Well, here's a different opinion;
We have chosen aft cockpit
sloop/cutter rigged cruising boats every time. Why? Well, we believe that using something like 30 or 35% of the internal volume of a cruising yacht for a sleeping compartment (AKA "great aft cabin") where one spends 8 hours a day asleep is wasteful. C/c aft cabin
boats suffer from smaller saloons and galley
areas than similar sized aft cockpit
boats due to the huge aft cabin
, and those are the areas where one spends one's waking hours if below decks. Further, many c/cockpits are pretty small, and the high location does increase the amplitude of motion at sea. The commonly expressed safety
from boarding seas issue is overstated IMO. We've done a lot of sea miles in our aft cockpit boats and never had the cockpit filled... never! Spray and slop, yes, but filling or flooding, nope!
room? Well, some aft cockpit boats have superb engine
access... like ours does. The engine lives under a large counter in the galley
. Counter is on hinges, and when tilted up, one has 360 degree, full head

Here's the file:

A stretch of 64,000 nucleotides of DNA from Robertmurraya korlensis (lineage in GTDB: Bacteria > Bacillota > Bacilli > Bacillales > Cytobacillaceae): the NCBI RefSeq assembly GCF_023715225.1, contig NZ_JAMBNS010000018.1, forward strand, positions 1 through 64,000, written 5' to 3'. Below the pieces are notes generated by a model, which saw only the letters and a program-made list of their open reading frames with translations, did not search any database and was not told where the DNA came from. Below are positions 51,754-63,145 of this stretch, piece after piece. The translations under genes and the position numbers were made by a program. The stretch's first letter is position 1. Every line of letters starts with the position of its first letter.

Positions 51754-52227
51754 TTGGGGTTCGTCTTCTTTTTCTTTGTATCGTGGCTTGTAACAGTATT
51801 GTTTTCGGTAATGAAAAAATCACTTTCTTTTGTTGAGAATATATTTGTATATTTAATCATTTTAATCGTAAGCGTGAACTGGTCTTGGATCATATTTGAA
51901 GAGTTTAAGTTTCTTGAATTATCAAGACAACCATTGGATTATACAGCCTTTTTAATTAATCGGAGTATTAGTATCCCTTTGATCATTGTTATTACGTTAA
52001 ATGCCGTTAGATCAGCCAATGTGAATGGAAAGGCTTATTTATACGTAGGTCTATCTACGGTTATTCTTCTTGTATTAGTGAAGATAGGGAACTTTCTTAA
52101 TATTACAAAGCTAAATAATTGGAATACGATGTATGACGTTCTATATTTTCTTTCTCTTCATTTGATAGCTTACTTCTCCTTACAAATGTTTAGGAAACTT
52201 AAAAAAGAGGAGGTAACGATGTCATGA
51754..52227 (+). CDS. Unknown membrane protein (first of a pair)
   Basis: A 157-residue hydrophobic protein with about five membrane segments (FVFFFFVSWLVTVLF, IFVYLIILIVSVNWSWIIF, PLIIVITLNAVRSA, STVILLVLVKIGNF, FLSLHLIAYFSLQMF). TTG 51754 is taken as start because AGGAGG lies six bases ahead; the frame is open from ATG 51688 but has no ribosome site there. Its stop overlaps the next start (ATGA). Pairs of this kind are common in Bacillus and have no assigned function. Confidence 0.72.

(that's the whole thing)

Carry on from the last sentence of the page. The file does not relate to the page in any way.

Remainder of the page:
room access to the engine.. lots better than the "engine rooms" we've seen on some c/c cruisers. No space for a gen set, but then we've never wanted one of those!
As to rig... we're kinda performance oriented sailors, and in the size range under consideration (<50 feet) the quoted advantages of the ketch
, shorter masts, ease of reducing sail etc) are outweighed by the better performance afforded by the single mast
configurations. With good furling gear
the foresails are not routinely handed at sea, so that their size isn't an issue. There are various reefing schemes available for main sails
that reduce the effort required there, all the way to in-mast or boom furling
If one's sailing grounds include the ICW
, the mast
height can be an issue, and in that specific case, and in the 45+ foot range a ketch
might be an advantage.
In the end, all this advice offered by others is not of much significance to you. You must make your own decisions based on your own needs and preferences. My suggestions and those offered above really reflect our own prejudices and situations; yours are unique and you alone can decide on the boat design that best meets your needs and wants.
Good luck with your decision.